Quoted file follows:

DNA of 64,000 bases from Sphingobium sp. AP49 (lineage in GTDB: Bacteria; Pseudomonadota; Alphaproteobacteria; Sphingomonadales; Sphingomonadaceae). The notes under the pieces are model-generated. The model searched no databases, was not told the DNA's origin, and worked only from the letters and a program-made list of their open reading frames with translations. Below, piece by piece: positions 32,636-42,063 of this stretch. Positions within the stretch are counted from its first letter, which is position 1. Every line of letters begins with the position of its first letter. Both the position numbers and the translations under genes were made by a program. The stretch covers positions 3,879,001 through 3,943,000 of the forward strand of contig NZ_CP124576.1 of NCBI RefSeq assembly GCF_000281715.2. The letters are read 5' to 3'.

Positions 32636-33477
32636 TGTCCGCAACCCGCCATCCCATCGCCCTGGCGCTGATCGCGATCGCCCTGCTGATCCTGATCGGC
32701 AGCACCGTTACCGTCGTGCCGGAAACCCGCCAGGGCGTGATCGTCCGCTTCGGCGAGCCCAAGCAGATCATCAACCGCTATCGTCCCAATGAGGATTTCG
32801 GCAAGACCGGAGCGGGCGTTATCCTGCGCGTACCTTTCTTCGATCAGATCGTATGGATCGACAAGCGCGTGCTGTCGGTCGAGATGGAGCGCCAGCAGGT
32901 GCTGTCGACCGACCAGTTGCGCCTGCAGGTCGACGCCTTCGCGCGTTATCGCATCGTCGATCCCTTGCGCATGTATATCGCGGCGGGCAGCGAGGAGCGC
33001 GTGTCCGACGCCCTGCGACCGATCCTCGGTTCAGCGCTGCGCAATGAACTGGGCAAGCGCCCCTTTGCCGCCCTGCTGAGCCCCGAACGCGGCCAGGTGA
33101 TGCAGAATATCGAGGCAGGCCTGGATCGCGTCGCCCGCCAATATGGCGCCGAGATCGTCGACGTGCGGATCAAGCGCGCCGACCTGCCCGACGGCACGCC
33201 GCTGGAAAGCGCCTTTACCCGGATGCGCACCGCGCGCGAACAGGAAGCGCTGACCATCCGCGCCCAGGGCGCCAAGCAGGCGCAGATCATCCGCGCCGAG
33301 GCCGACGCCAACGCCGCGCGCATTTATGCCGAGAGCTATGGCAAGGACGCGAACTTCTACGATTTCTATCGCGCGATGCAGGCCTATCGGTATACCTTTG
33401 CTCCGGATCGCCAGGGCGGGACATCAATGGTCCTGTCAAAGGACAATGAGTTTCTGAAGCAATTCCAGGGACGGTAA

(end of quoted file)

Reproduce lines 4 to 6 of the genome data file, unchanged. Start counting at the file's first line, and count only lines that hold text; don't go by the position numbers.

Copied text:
32701 AGCACCGTTACCGTCGTGCCGGAAACCCGCCAGGGCGTGATCGTCCGCTTCGGCGAGCCCAAGCAGATCATCAACCGCTATCGTCCCAATGAGGATTTCG
32801 GCAAGACCGGAGCGGGCGTTATCCTGCGCGTACCTTTCTTCGATCAGATCGTATGGATCGACAAGCGCGTGCTGTCGGTCGAGATGGAGCGCCAGCAGGT
32901 GCTGTCGACCGACCAGTTGCGCCTGCAGGTCGACGCCTTCGCGCGTTATCGCATCGTCGATCCCTTGCGCATGTATATCGCGGCGGGCAGCGAGGAGCGC